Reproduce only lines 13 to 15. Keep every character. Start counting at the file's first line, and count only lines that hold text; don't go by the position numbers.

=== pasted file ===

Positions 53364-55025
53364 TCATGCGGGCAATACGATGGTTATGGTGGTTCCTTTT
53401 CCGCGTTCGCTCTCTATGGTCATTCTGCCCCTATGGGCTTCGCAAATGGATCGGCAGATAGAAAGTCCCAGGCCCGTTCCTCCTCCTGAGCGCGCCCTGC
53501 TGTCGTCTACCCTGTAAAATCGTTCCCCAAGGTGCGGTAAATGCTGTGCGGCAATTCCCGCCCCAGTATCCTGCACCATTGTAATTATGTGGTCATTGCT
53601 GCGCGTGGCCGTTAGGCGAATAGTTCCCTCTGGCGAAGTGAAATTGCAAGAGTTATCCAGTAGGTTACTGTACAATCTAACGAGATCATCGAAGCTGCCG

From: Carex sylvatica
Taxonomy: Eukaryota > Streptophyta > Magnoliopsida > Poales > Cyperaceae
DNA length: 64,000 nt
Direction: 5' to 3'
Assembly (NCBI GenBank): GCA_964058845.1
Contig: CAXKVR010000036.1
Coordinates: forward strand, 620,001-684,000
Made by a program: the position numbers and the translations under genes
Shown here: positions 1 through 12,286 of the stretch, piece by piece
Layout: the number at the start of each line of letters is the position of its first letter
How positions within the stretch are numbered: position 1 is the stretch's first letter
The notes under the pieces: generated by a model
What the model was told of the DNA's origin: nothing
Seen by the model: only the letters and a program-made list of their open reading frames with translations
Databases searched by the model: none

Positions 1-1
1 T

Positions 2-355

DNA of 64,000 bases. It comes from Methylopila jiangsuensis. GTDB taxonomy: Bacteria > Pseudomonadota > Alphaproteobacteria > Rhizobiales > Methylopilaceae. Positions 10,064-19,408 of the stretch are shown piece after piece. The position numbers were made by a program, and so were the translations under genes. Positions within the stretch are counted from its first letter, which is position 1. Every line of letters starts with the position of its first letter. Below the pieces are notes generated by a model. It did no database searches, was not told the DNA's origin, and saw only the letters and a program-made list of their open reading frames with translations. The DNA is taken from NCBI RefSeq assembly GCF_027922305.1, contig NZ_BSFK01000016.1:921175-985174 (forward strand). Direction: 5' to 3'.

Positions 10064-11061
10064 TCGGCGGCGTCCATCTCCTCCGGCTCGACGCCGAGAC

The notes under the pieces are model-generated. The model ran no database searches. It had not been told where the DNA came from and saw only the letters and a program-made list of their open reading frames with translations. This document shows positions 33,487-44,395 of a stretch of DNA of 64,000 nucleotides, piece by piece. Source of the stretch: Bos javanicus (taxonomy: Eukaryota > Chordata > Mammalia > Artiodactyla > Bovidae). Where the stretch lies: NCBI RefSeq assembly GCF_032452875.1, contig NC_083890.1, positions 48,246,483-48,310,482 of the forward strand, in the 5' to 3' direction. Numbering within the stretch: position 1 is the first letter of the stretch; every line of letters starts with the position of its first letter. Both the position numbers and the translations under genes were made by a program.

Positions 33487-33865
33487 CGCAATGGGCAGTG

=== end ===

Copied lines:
Made by a program: the position numbers and the translations under genes
Shown here: positions 1 through 12,286 of the stretch, piece by piece
Layout: the number at the start of each line of letters is the position of its first letter